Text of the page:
2. @andrew: It certainly has dependency issues and there will be people who abuse it, but it’s not chemically addictive.

  3. The last statement was deliberately ambiguous (lacking the appropriate grammatical device to express sarcasm on the Internet) to play into the fact that many believe politics is illogical, whilst still leaving myself open to the interpretation that there is logic to it. A lot of politicians are logical in their decision making although I will admit that simple logic is insufficient when it comes to many political issues.

    It is a difficult position for any politician to take as most of it stems from a lack of education. Whilst there has been some progression in this area (E.G. drug education for myself was preached as abstinence only, for my brother who is 3 years younger it was harm reduction. An enormous difference) we’re still fighting against many decades of intellectual inertia and its not something that can be changed with the few bits of evidence that I’ve put forth.

    I’m with you on the idea that the change is inevitable. As we overcome the problems of the day we can then turn our attention to the ideals that have only been held onto because we haven’t investigated the alternative. Couple this with the current younger population who has spent their life in an increasingly fast paced world radical changes such as this would seem the norm. That’s a bit of arm waving on my part however 😉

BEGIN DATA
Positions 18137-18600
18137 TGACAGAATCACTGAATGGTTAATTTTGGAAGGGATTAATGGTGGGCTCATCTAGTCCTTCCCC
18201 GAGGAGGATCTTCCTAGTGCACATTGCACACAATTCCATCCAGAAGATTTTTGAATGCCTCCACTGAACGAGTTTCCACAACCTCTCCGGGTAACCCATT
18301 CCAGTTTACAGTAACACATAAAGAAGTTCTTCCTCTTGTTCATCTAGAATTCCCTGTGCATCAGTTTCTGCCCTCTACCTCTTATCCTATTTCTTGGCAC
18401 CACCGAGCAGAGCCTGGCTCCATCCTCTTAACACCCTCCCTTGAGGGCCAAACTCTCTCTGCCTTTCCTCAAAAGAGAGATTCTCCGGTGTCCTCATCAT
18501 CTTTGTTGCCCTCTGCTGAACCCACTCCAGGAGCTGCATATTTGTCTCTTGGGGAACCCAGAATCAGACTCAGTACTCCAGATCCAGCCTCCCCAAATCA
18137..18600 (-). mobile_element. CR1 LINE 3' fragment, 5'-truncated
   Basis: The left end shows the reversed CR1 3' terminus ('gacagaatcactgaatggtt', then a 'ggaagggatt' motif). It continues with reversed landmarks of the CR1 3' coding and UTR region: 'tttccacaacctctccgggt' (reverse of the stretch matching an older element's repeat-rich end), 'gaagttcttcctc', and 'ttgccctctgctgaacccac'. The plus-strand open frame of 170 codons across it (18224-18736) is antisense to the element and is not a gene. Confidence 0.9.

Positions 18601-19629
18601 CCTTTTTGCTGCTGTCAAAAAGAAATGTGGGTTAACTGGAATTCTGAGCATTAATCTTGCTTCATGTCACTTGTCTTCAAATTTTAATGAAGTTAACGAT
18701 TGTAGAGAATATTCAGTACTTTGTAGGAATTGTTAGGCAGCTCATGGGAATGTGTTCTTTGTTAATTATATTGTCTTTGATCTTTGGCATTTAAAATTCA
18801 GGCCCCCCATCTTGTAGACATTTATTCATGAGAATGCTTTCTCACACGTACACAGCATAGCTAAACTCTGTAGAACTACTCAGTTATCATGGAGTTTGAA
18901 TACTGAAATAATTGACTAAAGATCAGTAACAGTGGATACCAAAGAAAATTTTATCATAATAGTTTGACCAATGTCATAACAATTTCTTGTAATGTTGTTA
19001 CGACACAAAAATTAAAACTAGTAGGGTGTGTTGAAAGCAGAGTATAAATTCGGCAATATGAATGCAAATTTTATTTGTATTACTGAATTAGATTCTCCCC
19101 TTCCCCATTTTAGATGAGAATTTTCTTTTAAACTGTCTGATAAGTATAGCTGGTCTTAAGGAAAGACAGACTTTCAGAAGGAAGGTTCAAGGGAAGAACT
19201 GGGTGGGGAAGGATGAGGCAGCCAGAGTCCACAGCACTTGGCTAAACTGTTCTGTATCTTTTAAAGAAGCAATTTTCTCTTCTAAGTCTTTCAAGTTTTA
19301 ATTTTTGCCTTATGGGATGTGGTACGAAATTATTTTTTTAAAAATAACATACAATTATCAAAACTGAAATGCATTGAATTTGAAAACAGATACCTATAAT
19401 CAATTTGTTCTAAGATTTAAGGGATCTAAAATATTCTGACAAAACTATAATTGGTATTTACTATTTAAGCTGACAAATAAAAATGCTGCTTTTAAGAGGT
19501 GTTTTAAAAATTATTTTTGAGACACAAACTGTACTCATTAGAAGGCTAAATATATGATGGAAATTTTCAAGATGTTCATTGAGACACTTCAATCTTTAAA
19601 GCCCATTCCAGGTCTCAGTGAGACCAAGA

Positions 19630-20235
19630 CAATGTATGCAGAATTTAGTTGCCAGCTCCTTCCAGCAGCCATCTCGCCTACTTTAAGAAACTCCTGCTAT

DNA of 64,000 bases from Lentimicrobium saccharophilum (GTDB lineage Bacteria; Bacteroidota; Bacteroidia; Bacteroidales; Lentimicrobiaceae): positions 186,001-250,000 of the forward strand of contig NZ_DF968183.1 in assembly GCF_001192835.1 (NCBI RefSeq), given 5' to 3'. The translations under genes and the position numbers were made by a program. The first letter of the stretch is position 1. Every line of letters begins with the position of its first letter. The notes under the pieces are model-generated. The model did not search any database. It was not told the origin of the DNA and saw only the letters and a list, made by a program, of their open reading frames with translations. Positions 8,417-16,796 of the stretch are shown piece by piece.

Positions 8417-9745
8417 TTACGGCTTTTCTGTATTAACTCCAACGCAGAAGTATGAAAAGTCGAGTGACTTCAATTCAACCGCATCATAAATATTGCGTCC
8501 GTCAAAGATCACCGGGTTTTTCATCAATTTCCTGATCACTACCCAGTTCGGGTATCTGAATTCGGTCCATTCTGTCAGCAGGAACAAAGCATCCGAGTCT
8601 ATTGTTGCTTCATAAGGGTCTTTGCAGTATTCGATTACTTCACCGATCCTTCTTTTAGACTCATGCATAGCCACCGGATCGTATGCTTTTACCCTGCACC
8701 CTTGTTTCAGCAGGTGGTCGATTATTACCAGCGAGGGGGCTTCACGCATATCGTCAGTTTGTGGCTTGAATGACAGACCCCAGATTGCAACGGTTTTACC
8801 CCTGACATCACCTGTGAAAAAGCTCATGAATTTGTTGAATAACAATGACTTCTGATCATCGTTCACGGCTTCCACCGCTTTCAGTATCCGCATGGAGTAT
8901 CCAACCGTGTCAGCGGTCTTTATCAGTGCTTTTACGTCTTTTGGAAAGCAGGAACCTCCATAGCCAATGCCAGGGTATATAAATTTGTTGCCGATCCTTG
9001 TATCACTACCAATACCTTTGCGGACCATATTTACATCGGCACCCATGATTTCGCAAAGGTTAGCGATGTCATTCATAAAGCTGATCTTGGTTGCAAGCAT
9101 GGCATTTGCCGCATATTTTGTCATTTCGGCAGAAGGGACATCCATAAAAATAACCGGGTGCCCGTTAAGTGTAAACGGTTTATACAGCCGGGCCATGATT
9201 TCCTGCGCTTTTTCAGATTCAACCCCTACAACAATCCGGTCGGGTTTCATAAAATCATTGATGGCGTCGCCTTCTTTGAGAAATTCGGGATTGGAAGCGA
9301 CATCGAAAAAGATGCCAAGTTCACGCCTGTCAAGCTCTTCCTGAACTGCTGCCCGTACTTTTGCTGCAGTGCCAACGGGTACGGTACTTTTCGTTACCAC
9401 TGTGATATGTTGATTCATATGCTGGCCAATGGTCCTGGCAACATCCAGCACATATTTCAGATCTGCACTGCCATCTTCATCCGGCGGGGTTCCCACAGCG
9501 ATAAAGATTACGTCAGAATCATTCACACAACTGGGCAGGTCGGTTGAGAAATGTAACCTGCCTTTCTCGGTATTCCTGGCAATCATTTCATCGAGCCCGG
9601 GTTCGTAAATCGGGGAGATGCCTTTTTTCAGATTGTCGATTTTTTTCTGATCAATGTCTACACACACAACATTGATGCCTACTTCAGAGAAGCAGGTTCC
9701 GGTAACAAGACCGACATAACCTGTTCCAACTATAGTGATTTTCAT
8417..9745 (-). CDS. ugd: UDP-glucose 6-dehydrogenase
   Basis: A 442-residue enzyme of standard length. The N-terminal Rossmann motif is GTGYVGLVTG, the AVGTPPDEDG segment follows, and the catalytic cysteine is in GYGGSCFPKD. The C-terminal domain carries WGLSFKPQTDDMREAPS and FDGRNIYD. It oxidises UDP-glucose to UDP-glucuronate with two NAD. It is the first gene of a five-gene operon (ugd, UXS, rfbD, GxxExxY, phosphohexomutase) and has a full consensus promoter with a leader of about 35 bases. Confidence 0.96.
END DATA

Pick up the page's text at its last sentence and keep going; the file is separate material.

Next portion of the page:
I would hope that most of the funds raised through such a system would be mostly directed addiction and health programs, much like the tobacco revenues are. Whilst there are many drugs that aren’t chemically addictive, as Chris said, there’s the psychological dependence to consider. I’m sure the with the revenue generated and savings made on enforcement would see easily see a net benefit for Australia overall.

  4. Your right chris, its never killed anyone and its not chemically addictive. Still, it’s not ‘safe’ and if the campaign is to both drop the ‘hippie who just wants to get stoned’ stereotype and address the fears, then addressing these issues needs to be front and center.
    There was a faint hope that the GFC would cause governments to legalise pot as a new revenue scheme as Colorado in the US is enjoying
    But no dice thus far.
    What is really needed is a politician or two willing to champion the cause. We already have on record that numerous politicians once smoked pot (Swan, Turnbull, Obama), and no one is actively demonising it (though conservatives like Barnaby Joyce would if it became a debate). So like Gay unions, it needs an individual who is responsible and respected to stand up and say they have smoked pot and think it should be legalised. That would kick start such a debate, and give it a long term chance 
    (Though Rudd’s never smoked it, and I’m pretty sure Gillard hasn’t either. Both were too nerdy, and whilst I live in hope Gillard is more socially liberal than Rudd, I’m not sure she is the type who would fight on it. This will have to come through state govts like the ACT first)

  5. I dont think this Green’s MP is going to be pushing the issue for a while –

    The Greens MP Lee Rhiannon says she will support her eldest son who has been charged with drug dealing.
    Thirty-one-year-old Rory O’Gorman was charged after police allegedly found about $290,000 worth of cannabis at his Bondi Junction apartment.

    300k. Fark! That’s almost mafia boss league…